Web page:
May is Mental Health Awareness Month. It’s also the last full month of school for traditionally-scheduled districts. I think mental health is the last thing on our minds as we rush through final units, encourage students to turn in missing work, improve those failing grades to passing ones, and hope summer relieves us from this pressure. We are surviving!


Students feel the tension too, except their brains aren’t as developed as ours so it’s up to us to provide them with social-emotional learning and support for their mental health. There are infinite stories out there about taking care of our mental health, sharing stories of crisis, and surrounding family members or friends experiencing mental illnesses. Half the battle is knowing you’re not alone. We don’t want to snooze the support for mental health with our students who can’t decide how to feel better or to thrive just because we are all exhausted. 


Even if students don’t pick up entire books, there are passages, chapters, or snippets that provide glimpses into lives that might look like theirs or provide guidance for their struggles such as You’d Be Home Now by Kathleen Glasgow and All the Bright Places by Jennifer Niven.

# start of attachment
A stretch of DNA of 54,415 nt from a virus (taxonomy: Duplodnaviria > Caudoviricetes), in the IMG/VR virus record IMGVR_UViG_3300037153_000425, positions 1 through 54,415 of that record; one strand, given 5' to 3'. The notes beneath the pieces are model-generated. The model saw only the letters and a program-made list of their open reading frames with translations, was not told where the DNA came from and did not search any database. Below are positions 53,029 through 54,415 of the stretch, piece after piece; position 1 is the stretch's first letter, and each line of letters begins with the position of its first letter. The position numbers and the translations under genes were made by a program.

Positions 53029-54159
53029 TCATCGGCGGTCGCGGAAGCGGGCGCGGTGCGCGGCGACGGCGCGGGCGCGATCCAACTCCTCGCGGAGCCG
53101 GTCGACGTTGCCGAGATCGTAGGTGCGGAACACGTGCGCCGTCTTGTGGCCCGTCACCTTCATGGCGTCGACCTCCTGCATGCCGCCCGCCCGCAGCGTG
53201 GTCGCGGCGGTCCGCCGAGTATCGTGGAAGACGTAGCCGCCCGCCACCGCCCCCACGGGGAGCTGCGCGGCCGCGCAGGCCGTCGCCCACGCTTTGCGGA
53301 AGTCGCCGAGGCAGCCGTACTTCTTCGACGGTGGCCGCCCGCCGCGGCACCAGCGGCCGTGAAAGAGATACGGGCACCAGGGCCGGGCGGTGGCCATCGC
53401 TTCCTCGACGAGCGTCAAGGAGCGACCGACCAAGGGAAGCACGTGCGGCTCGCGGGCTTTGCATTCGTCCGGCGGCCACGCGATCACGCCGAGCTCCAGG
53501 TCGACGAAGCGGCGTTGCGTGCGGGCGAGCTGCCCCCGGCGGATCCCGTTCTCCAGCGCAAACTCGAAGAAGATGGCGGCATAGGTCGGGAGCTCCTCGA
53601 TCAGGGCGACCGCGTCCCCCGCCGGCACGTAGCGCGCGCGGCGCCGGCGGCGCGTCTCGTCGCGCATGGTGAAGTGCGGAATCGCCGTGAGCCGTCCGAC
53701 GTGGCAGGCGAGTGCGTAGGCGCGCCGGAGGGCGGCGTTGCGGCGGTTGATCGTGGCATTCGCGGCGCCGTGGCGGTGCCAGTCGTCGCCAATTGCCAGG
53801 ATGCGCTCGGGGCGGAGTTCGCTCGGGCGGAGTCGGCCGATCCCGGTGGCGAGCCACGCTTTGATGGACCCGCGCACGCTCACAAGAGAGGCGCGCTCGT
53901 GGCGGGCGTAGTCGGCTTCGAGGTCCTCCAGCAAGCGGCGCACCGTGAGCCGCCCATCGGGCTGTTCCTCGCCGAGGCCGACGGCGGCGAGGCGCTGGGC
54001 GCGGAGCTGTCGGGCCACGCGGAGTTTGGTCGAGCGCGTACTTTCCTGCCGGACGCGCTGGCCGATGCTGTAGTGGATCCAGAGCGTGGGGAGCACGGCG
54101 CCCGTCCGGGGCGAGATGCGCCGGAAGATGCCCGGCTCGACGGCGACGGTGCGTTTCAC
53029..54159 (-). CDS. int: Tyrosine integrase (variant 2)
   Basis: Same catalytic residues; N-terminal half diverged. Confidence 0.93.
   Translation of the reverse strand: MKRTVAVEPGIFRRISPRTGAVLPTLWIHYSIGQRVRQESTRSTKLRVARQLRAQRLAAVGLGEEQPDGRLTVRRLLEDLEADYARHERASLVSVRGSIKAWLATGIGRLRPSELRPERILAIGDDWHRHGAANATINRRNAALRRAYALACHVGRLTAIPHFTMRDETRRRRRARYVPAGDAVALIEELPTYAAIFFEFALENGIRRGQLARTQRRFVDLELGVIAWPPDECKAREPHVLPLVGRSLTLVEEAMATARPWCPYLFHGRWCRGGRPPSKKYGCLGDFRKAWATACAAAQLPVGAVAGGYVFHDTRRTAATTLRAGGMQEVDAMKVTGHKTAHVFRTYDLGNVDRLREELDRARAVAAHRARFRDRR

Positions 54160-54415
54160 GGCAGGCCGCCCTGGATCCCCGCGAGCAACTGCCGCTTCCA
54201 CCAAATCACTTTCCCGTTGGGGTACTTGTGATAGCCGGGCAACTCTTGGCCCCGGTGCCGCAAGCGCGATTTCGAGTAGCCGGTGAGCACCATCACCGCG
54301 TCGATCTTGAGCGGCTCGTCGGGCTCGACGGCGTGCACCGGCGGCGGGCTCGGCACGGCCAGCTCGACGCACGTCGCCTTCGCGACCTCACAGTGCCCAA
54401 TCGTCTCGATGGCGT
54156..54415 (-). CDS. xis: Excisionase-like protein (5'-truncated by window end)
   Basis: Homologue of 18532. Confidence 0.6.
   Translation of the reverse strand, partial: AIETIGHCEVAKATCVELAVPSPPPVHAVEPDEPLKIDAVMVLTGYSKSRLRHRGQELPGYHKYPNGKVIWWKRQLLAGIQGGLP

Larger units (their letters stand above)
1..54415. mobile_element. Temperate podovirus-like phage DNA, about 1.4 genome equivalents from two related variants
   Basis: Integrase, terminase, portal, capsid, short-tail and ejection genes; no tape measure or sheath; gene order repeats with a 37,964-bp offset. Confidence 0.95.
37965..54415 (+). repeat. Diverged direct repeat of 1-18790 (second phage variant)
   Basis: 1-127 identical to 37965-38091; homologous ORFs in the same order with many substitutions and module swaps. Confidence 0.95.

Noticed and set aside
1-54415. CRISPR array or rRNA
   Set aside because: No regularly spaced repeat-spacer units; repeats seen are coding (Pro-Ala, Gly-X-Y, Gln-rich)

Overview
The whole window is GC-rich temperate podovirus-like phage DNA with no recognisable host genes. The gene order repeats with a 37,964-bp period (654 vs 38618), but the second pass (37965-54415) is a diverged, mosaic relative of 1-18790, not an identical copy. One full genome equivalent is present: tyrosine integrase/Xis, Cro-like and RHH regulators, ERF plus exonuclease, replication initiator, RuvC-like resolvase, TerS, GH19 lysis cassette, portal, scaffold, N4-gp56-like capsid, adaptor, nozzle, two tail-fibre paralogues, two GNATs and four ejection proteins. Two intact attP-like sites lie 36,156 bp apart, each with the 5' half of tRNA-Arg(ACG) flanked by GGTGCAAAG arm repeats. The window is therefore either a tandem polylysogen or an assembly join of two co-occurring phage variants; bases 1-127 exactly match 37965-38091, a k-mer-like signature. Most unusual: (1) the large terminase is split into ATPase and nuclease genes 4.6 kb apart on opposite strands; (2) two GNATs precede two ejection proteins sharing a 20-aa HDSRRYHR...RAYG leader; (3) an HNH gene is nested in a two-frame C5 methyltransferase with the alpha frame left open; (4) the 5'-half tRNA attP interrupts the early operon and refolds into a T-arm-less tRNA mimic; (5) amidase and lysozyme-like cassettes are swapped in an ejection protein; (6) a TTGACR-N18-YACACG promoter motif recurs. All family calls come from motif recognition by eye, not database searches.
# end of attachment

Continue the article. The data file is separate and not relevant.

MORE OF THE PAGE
Speaking of sharing stories to provide direction and relation, May is also Asian American and Pacific Islander Heritage Month. Sharing mental health stories with AAPI main characters provides double the opportunity to raise awareness. Yolk by Mary H.K. Choi deals with a cancer diagnosis in a relationship between two sisters that fades over years apart and is reestablished under these scary circumstances. 


Reading others’ stories and sharing our own not only helps with loneliness in crisis, but also allows others to understand what mental health struggles look like, and to bridge the gap.


Have students reflect on how social media affects mental health. Download the lesson below!


Jennifer Epping is a high school English and journalism teacher in Des Moines, Iowa. She has a passion for reading, writing, and making lame jokes to her students just to see them laugh or roll their eyes. She just concluded her ninth year teaching. Epping graduated from Iowa State University with a BS in journalism and mass communication (2010) and BA in English Education (2013). She attended New York University’s Summer Publishing Institute (2010), and spent some time in children’s book publishing in New York.